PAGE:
Accessible Tables""

Tables are a useful way to display large amounts of data. A well-designed table can present information in an ordered and understandable manner for a wide range of users. However, for students who are blind, tables can be challenging if they are not designed properly. Most (but not all) programs have built in functions that make it easy to ensure that your tables are easily read and understood by all.

Things to keep in mind

  • Adding some brief descriptive text directly before the table is useful to let the user know what the upcoming table is about.
  • Always identify (tag) the row and column headings so that a screen reader can tell the user what each cell is referencing.
    • Note: Google Docs does not have a way to add column and row header tags to tables within a document. Try to avoid using tables in Google docs.
  • Don’t merge (or span) cells in a table in Microsoft Word – it confuses screen readers and makes navigation difficult.
    • You can merge cells in Excel and Adobe PDFs – just be sure to identify the span and scope of the merged cells.
  • Don’t leave blank cells in a table – a screen reader user will not know if the information is missing or if it is a style choice.
  • Never use tables for layout In Microsoft Word and PowerPoint. Use tables to display information only. Screen readers may not be able to recognize headings and other important markers in a table cell.
    • While you can use tables for layout in HTML, you will want to make sure that this doesn’t affect the order or understanding for someone using a screen reader. The WebAIM creating accessible tables article has some excellent advice on this.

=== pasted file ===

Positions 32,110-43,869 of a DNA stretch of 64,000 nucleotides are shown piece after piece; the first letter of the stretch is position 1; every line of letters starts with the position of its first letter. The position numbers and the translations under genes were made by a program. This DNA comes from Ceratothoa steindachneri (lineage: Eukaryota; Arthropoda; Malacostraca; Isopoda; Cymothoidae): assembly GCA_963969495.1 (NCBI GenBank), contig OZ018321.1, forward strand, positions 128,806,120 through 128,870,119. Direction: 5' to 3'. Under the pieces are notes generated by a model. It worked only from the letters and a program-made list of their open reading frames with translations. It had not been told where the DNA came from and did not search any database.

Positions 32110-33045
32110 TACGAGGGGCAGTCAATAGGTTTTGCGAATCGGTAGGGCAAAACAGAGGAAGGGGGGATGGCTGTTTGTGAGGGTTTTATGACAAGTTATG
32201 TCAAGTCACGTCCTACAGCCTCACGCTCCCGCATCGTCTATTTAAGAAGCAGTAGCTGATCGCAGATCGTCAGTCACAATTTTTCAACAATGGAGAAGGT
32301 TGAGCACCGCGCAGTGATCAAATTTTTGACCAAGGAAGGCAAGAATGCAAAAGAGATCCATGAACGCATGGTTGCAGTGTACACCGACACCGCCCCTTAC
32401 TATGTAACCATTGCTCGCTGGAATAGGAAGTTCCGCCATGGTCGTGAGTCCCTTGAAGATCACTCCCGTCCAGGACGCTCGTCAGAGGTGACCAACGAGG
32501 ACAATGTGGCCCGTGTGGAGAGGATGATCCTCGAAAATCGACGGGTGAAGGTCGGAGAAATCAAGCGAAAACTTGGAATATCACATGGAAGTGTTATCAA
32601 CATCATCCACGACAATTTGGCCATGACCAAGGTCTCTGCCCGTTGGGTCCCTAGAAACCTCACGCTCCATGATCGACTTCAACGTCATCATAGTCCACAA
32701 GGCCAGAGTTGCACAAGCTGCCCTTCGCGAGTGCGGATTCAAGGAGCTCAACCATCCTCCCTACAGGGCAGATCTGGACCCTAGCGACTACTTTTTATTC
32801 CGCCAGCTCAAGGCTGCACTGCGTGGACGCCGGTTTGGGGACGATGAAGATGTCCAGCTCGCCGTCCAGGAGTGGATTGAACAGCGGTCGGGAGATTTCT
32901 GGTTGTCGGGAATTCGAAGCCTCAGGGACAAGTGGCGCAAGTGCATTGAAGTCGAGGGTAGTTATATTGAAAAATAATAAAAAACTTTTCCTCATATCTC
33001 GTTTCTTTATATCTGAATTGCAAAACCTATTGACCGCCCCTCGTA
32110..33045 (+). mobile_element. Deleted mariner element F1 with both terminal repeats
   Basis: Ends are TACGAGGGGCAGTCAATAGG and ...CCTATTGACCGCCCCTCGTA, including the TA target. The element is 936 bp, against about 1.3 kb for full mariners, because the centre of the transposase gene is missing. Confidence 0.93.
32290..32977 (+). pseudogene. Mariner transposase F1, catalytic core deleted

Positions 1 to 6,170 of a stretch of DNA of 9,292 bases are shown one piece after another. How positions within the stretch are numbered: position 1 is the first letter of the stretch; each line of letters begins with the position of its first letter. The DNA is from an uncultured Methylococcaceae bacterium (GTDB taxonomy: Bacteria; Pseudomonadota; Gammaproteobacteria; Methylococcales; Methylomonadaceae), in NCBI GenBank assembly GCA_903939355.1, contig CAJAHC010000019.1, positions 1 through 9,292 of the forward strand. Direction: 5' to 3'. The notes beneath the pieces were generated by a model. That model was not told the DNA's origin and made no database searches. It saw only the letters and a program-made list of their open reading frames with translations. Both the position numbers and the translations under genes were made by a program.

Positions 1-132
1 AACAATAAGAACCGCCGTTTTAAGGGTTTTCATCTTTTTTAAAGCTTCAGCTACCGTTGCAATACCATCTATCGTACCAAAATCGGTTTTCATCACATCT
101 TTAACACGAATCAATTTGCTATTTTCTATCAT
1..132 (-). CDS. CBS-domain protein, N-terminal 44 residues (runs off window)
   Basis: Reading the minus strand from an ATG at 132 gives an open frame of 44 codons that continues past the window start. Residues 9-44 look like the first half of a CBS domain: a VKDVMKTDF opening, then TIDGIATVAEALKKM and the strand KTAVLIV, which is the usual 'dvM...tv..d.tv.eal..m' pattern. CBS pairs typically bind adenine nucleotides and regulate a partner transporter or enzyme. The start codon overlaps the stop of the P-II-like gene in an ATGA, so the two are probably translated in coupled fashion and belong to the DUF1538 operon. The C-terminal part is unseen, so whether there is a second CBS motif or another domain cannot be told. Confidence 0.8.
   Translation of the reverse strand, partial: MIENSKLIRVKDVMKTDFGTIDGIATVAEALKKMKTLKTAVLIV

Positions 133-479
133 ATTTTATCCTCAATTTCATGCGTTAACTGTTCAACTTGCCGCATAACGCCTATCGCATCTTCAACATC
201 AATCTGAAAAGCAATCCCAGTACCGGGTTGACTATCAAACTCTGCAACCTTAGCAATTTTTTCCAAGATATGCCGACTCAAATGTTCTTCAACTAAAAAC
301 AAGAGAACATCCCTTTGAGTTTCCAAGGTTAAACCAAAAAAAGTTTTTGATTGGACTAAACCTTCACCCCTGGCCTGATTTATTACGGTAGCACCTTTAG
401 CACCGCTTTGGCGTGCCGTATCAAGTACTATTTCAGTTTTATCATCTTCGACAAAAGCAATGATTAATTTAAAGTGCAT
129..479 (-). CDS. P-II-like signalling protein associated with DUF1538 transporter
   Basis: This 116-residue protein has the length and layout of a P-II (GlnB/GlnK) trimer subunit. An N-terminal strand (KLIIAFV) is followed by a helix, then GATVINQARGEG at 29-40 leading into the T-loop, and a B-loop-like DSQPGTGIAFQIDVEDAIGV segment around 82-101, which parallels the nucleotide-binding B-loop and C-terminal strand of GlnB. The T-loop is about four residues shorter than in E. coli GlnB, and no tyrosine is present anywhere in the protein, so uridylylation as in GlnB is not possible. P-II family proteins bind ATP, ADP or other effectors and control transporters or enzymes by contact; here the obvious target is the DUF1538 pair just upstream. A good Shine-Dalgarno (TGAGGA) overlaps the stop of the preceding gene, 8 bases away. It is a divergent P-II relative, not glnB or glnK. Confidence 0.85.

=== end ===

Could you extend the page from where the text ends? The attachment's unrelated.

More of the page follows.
• Shading the background of different cells can make some tables easier to read and can highlight useful information. However, choose colors that provide adequate contrast and make sure the information is still understandable without color. See Color for more information

Tips and Tricks

  • Screen readers read tables left to right from top row to bottom. Look at the information in the cells – does it make sense in that order?
  • People who are blind don’t use a mouse – can you navigate correctly through the table using only your tab key?
  • If you need to have blank cells for visual clarity/aesthetics – you can indicate that the cell is intentionally blank by writing in that cell (e.g. “empty cell”, “no data”, “missing data” “blank” etc…) then change the color of the text to match the background. The cell will visually look blank but will not confuse screen reader users.
  • Although many programs give you the option, you do not have to add alternative text to a table. If you have designed it to be accessible, the student can get all of the necessary information from the table itself.
  • In programs that do not give you the option to tag the column and row headers, you can convert the document to a PDF and tag it there.


Accessibility ResourcesAccessible Tables